Exodus 23:11

“But the seventh year thou shalt let it rest and lie still; that the poor of thy people may eat: and what they leave the beasts of the field shall eat. In like manner thou shalt deal with thy vineyard, and with thy oliveyard.”

King James Version (KJV)

Other Translations for Exodus 23:11

But the seuenth yeere thou shalt let it rest, and lie still, that the poore of thy people may eate, and what they leaue, the beasts of the field shall eate. In like maner thou shalt deale with thy vineyard, and with thy oliue yard.
- King James Version (1611) - View 1611 Bible Scan

but {on} the seventh year you shall let it rest and lie fallow, so that the needy of your people may eat; and whatever they leave the beast of the field may eat. You are to do the same with your vineyard {and} your olive grove.
- New American Standard Version (1995)

but the seventh year thou shalt let it rest and lie fallow; that the poor of thy people may eat: and what they leave the beast of the field shall eat. In like manner thou shalt deal with thy vineyard, `and' with thy oliveyard.
- American Standard Version (1901)

But in the seventh year let the land have a rest and be unplanted; so that the poor may have food from it: and let the beasts of the field take the rest. Do the same with your vine-gardens and your olive-trees.
- Basic English Bible

but in the seventh thou shalt let it rest and lie [fallow], that the poor of thy people may eat [of it]; and what they leave, the beasts of the field shall eat. In like manner thou shalt deal with thy vineyard, and with thine olive-tree.
- Darby Bible

But the seventh year thou shalt let it rest and lie still; that the poor of thy people may eat: and what they leave, the beasts of the field shall eat. In like manner thou shalt deal with thy vineyard, and with thy olive-yard.
- Webster's Bible

but the seventh year you shall let it rest and lie fallow, that the poor of your people may eat; and what they leave the animal of the field shall eat. In the same way, you shall deal with your vineyard and with your olive grove.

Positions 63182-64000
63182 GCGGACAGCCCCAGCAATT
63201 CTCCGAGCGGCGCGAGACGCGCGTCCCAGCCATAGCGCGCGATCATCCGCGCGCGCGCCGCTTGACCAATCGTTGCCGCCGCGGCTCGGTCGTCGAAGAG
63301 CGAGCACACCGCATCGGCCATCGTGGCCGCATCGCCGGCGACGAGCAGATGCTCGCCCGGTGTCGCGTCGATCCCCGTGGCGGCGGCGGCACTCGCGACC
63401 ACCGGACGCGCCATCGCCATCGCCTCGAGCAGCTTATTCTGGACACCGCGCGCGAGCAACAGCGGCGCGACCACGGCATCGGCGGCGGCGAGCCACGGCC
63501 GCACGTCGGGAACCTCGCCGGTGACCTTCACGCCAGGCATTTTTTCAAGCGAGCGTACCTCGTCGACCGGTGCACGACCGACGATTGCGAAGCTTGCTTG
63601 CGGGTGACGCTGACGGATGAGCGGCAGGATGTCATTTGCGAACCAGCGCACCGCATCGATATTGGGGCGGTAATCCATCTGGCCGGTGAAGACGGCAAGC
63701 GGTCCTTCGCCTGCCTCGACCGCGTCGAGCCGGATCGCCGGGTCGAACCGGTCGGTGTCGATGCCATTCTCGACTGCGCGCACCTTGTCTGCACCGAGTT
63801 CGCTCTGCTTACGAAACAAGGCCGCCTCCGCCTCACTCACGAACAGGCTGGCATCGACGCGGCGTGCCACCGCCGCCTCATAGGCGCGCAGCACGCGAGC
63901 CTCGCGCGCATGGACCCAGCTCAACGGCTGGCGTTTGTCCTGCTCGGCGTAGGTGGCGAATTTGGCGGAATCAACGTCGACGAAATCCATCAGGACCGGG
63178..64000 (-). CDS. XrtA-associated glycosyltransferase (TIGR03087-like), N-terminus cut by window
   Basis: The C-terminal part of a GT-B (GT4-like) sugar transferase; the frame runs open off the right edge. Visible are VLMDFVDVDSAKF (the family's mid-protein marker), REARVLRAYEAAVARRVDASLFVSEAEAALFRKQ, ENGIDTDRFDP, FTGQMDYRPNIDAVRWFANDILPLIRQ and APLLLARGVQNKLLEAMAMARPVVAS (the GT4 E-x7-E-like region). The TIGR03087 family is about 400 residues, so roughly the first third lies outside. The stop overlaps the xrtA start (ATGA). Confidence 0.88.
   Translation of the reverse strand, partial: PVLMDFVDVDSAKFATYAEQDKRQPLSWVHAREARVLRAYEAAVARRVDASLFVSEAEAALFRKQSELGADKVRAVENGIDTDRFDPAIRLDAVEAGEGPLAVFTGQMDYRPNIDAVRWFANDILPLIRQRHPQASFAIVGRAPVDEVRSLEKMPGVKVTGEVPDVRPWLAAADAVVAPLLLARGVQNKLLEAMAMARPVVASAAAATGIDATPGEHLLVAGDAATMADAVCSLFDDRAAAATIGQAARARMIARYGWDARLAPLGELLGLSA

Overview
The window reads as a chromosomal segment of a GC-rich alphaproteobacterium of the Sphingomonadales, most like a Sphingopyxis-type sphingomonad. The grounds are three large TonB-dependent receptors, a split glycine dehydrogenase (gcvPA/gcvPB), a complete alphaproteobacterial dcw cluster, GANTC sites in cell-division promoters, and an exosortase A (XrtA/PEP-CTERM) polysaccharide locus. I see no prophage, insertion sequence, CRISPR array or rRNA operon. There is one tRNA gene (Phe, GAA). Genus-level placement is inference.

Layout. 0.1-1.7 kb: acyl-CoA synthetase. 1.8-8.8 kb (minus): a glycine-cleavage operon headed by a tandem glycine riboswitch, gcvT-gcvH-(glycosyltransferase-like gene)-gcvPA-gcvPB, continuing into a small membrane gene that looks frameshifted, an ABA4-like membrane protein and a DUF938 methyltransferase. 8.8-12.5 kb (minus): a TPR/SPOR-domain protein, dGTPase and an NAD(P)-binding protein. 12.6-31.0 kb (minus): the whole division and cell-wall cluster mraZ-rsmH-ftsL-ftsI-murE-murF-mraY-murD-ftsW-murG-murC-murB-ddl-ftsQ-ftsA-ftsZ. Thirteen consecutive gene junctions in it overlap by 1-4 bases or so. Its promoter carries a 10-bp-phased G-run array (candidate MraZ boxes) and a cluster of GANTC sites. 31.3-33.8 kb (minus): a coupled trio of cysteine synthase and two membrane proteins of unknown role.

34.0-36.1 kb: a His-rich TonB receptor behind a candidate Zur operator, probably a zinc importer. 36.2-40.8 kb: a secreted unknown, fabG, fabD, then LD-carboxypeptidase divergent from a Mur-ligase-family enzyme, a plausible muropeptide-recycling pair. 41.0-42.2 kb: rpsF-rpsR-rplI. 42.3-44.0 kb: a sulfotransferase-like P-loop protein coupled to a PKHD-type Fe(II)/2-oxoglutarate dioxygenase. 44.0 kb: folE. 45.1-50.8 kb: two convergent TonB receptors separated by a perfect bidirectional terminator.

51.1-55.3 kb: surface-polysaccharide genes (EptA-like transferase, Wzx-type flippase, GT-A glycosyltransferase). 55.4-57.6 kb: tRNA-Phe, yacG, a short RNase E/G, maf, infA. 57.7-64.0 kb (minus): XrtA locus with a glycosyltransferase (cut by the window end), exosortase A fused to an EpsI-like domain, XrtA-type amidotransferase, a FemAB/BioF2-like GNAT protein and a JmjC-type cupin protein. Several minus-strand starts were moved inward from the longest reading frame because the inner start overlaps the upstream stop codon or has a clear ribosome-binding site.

- World English Bible

and the seventh thou dost release it, and hast left it, and the needy of thy people have eaten, and their leaving doth the beast of the field eat; so dost thou to thy vineyard -- to thine olive-yard.
- Youngs Literal Bible

but the seventh year thou shalt let it rest and lie fallow, that the poor of thy people may eat; and what they leave the beast of the field shall eat. In like manner thou shalt deal with thy vineyard, and with thy oliveyard.
- Jewish Publication Society Bible

Bible Commentary for Exodus 23:11

Wesley's Notes for Exodus 23:11


23:9 Thou shalt not oppress the stranger - Though aliens might not inherit lands among them; yet they must have justice done them. It was an instance of the equity of our law, that if an alien be tried for any crime except treason, the one half of his jury, if he desire it, shall be foreigners; a kind provision that strangers may not be oppressed. For ye know the heart of a stranger - You know something of the griefs and fears of a stranger by sad experience.

23:10 The institution of the sabbatical year was designed, To shew what a plentiful land that was, into which God was bringing them, that so numerous a people could have rich maintenance out of the products of so small a country, without foreign trade, and yet could spare the increase of every seventh year. To teach them a confidence in the Divine Providence, while they did their duty, That as the sixth day's manna served for two days meat, so the sixth year's increase should serve for two years subsistence.

23:13 In all things that I have said unto you be circumspect - We are in danger of missing our way on the right hand and on the left, and it is at our peril if we do, therefore we have need to look about us. A man may ruin himself through mere carelessness, but he cannot save himself without great care and circumspection; particularly since idolatry was a sin they were much addicted to, and would be greatly tempted to, they must endeavour to blot out the remembrance of the gods of the heathen, and must disuse all their superstitious forms of speech, and never mention them but with detestation. In Christian schools and academies (for it is in vain to think of re - forming the play - houses) it were to be wished that the names and stories of the heathen deities or demons rather were not so commonly and familiarly used.


Discussion for Exodus 23:11



 

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